Navigating Eating Disorders as an Athlete: A Recovery Story

September 25, 2020

I suffered from the afflictions of an eating disorder for three years. I wanted to take the time to get vulnerable and speak a little about my journey in hope to shed some light on anyone out there currently struggling with an eating disorder. Please know, there is a path to healing and recovery is possible.

Starting in 2015, I found myself overly strict on my approach to nutrition and exercise. I had a routine in place for working out and eating that I let nothing come in the way of. While I told myself that I was disciplined and healthy, the reality is that I was suffering from an eating disorder and in denial about it. After concern was expressed from friends and family, I sought the help of a doctor at a local mental health clinic for an outpatient program. I began to see her regularly two times a month. By March of 2017, I had not made any progress. I was still weight compromised and clinging hard to my strict regimes.

As an athlete who was an NCAA Tennis Runner-Up in college, it was important that I find a provider who recognized my athletic history as an important aspect of my journey. Through an introduction from a family member, I was introduced to a provider who became crucial to my recovery, acknowledging my history as an athlete and helping me align my personal, life goals into my overall treatment plan. Through the introduction of Dialectical Behavior Therapy, along with my hard work, dedication, and determination to accomplish my goals, I learned how to safely be active and reintroduce foods I had previously eliminated from my diet. I was finally able to get my health back on track, move into a space of eating disorder recovery, and I have never looked back.

Around the same time that I was recovering, I was also trying to build my sports photography career. While living in the New York City area and working a job in sports communications, I took the first step in my career by investing a lot of money in very expensive camera equipment that I would need to photograph sporting events. It was a risky decision to buy such expensive equipment without knowing if I would ever land photo gigs, but I took the risk and spent much of my free time learning all about my equipment and settings. I decided to stop working my current job and focused solely on sports photography, networking with teams, media directors and anyone I could in the photo industry. I was fortunate to land a major break in the photography industry right off the bat at one of the biggest professional tennis tournaments in the world at the end of the summer and was then able to continue my coverage from there all fall and winter with photo gigs in with some of the top teams in college football and basketball.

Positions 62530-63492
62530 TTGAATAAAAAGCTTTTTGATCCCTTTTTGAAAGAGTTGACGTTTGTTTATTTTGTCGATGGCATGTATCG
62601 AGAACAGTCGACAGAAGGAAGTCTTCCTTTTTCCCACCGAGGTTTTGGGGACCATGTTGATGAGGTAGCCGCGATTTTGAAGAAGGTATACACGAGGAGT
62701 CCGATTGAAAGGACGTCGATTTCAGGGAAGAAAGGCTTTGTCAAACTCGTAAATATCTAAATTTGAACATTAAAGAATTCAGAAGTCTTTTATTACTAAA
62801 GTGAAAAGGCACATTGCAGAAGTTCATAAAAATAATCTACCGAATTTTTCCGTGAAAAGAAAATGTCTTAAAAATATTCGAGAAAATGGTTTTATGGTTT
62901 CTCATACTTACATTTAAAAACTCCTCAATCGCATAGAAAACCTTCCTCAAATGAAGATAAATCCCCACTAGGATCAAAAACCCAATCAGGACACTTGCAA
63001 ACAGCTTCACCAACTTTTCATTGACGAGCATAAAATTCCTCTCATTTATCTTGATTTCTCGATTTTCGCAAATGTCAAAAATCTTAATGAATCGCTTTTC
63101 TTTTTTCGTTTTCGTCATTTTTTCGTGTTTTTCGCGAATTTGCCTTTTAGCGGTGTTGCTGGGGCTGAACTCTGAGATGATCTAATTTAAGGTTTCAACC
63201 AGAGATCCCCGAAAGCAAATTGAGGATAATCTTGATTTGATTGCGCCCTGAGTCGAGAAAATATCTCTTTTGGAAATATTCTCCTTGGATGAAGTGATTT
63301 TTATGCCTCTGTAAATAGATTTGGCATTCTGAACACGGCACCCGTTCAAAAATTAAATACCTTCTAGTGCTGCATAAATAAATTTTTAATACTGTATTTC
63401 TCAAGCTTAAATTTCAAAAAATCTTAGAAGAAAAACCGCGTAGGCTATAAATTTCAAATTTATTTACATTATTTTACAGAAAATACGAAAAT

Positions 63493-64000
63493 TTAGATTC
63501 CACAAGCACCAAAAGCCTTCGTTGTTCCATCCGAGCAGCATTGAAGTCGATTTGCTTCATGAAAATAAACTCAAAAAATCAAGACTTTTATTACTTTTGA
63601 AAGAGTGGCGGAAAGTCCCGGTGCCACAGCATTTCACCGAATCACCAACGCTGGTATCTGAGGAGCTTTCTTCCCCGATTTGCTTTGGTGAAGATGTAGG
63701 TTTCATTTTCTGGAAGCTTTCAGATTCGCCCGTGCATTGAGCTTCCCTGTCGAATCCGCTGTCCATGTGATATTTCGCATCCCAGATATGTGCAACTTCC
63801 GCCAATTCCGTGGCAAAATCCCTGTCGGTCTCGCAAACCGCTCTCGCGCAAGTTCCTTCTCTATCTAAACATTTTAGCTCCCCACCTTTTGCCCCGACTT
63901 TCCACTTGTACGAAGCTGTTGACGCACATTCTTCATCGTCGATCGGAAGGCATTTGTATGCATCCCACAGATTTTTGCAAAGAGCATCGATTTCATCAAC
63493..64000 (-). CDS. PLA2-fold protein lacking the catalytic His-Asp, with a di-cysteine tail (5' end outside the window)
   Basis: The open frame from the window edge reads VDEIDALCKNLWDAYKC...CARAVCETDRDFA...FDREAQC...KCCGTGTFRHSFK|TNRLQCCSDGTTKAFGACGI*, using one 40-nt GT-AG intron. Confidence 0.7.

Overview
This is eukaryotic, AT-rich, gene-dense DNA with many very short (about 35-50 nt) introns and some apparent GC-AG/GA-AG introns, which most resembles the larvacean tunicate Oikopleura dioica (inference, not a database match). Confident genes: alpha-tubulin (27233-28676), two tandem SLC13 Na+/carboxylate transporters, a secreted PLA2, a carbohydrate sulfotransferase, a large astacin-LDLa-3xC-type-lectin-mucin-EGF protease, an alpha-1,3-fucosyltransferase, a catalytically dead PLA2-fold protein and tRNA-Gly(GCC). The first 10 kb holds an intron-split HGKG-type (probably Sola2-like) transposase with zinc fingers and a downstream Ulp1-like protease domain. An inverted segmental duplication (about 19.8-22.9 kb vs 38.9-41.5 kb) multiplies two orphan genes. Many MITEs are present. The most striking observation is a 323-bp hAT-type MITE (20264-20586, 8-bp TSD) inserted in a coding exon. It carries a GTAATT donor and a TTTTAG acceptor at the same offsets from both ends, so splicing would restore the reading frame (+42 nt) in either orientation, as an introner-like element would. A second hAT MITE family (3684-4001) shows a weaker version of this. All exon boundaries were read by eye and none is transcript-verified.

Fast forward to today, my photography work takes me wherever the action is: from serving as the Staff Photographer for the Rose Bowl Game to Madison Square Garden to The Masters Tournament and everywhere in between. I have captured breathtaking moments from one of the greatest Rose Bowl Game’s in history to the US Open Tennis Championships to major college football and basketball games, and professional golf. I also regularly do off-court photo work with Serena Williams, Roger Federer and Rafael Nadal. In 2019, I traveled for just over 200 days and am incredibly grateful that I can travel the country throughout the year doing what I love the most – taking photos at sporting events.

During the years of my struggles with an eating disorder, traveling all year for work would have proven too difficult for me. Now? Now I know how to travel without stressing about what I will eat, how much or when. I can cope with my emotions without using food thanks to the skills I learned in DBT. I can work out and now be able to take rest days when my body needs it without feeling guilt or shame. My eating disorder no longer takes a hold of my life. I learned to manage it and better myself, my relationships, and my career.

The path is difficult and may be long to recover from an eating disorder. Asking for help is an important first step on the road to recovery. If you or someone you know is suffering from an eating disorder, please know that you are not alone. Tough times never last, but tough people do.

As my doctor told me after I updated her on my progress, “I am glad you are able to live the life you deserve.”


Justin Cohen is a widely published sports photographer for college and professional sports across the U.S. Examples of his work can be seen at: His published work can be seen in a variety of outlets including the official website of the ATP World Tour, the Rose Bowl Game; magazines, college athletics websites; official websites of clients; and various social media pages.